Many deathbed scenes before the Black Death of mid-14th century Europe featured a dying person surrounded by community. For decades after that plague, they were often shown alone with death. Fear of contagion changed behaviors toward corpses. What would plague do in a culture that already denied death, like in the United States?
Mourning in black for a year—to ritualize a life lived through each day without the loved one—is an antiquated practice in Europe, but unheard of here, where people prefer to say “he passed away” rather than “he died.”
Most Victorian deathbed scenes depict the corpse surrounded by community at home, and the family shares its grief publicly. Until the 20th century, Americans did the same, and families helped prepare the corpse for the tomb. Today, death is hidden away in our language and also in fact. Most Americans die in hospitals and senior homes, while funeral homes cremate or take over burial preparations.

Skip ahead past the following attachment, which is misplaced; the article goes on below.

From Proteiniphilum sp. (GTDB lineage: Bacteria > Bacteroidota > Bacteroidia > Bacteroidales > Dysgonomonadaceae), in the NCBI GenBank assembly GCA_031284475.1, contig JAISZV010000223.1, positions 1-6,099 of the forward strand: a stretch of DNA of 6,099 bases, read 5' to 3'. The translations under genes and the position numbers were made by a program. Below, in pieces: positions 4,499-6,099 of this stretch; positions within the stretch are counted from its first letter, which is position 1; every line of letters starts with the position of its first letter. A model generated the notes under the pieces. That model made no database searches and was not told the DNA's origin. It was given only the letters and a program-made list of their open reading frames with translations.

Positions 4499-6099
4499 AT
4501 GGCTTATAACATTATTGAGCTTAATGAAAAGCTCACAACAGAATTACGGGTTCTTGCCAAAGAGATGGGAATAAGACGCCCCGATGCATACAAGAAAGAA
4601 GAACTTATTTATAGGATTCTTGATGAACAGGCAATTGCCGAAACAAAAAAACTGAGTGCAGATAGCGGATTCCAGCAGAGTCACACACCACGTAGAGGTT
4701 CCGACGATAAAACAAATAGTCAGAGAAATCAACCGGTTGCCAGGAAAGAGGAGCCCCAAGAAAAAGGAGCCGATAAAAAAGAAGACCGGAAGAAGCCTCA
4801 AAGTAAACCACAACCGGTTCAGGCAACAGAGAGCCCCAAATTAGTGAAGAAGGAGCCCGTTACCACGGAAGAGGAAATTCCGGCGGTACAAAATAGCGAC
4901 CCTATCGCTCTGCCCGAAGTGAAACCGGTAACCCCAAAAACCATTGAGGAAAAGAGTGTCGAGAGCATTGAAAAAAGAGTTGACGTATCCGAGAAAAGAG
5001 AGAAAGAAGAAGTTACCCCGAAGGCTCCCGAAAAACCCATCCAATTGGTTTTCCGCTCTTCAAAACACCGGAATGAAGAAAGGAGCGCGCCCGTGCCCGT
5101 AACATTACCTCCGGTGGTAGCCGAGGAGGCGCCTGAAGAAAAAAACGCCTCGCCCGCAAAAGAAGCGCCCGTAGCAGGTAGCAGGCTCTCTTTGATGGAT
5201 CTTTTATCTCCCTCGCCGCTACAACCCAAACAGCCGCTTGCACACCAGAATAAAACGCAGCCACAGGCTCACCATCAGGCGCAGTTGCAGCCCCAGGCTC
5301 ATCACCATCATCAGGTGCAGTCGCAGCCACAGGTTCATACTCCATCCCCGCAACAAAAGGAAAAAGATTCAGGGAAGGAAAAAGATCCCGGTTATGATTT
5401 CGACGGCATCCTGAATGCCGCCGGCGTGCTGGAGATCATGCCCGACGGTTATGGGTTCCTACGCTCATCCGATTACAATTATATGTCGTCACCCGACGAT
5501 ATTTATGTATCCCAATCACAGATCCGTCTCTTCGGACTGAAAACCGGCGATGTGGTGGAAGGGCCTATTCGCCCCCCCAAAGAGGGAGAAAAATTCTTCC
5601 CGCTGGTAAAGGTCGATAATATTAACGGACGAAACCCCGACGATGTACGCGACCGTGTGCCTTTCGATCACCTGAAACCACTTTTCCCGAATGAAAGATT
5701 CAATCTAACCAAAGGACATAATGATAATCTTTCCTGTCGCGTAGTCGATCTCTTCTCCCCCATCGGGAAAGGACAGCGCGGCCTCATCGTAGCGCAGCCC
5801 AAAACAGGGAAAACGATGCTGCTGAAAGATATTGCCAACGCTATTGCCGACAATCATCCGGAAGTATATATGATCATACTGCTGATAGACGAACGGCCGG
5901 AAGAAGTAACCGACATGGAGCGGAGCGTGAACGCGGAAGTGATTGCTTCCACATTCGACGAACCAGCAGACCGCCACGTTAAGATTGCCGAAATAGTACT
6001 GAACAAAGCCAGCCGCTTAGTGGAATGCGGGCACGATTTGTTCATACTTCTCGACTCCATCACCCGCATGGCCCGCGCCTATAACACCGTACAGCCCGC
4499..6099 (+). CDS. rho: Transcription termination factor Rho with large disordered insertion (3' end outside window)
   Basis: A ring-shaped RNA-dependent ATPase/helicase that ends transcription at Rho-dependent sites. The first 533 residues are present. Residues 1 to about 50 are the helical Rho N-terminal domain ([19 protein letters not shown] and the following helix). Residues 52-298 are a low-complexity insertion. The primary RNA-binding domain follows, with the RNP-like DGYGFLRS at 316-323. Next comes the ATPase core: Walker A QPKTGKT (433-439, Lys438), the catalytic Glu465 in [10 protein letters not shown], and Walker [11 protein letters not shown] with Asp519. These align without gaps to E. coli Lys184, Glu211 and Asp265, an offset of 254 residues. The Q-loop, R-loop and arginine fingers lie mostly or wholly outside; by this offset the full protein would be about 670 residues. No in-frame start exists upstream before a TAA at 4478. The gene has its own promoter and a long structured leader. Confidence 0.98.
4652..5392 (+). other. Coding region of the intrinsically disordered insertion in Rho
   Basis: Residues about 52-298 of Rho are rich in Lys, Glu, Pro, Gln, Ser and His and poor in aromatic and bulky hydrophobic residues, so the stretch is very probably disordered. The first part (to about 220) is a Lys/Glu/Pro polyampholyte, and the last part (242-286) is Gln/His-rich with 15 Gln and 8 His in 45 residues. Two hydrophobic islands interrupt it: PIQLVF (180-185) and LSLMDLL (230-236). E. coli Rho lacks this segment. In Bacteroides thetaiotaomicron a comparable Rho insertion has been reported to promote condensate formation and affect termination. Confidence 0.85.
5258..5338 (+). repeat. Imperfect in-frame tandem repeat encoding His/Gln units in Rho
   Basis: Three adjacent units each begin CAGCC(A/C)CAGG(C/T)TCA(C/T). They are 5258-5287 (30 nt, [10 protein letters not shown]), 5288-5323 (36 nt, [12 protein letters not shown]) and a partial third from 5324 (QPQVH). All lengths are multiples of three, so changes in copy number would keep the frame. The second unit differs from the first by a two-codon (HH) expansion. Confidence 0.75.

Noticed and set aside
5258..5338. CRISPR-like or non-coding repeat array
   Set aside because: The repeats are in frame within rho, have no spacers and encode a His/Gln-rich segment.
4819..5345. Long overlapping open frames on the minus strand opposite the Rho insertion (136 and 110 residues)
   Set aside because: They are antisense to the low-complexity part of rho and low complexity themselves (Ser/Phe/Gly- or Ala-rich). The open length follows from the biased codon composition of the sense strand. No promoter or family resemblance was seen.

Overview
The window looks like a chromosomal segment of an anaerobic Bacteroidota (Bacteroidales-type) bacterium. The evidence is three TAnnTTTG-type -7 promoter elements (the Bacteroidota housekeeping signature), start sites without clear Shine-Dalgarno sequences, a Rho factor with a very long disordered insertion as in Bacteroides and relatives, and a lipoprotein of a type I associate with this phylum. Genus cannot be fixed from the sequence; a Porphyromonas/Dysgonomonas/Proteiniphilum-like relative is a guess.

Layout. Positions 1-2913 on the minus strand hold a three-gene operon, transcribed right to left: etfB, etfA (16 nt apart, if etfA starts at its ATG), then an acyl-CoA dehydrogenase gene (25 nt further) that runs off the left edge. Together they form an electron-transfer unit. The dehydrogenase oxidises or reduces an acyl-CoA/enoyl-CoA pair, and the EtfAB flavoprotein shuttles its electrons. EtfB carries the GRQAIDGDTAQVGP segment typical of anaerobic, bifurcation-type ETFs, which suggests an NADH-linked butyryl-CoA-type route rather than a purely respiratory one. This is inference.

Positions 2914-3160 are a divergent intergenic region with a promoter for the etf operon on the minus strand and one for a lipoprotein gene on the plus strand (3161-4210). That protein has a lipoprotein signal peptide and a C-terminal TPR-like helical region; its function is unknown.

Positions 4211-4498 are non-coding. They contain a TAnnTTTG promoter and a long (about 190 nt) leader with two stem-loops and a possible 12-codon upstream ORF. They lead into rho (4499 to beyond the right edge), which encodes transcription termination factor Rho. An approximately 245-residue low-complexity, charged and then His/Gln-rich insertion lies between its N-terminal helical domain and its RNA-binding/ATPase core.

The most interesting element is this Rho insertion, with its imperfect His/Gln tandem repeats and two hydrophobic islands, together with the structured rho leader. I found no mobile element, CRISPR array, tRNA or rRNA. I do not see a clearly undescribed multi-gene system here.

A student once suggested that denial of death begins in childhood through media and avoidance of the subject in society. Children are usually kept from witnessing death. Even the death of a pet is often avoided with notions of “animal heaven.” This childhood ignorance of death eventually produces adult denial of it.
In our pandemic, are we pushing all the care and support of the dying to medical workers? Will the rise in home deaths help us grieve more openly, or will we continue to keep our dying out of sight and out of mind?
I'm Bill Gahan and that is my perspective.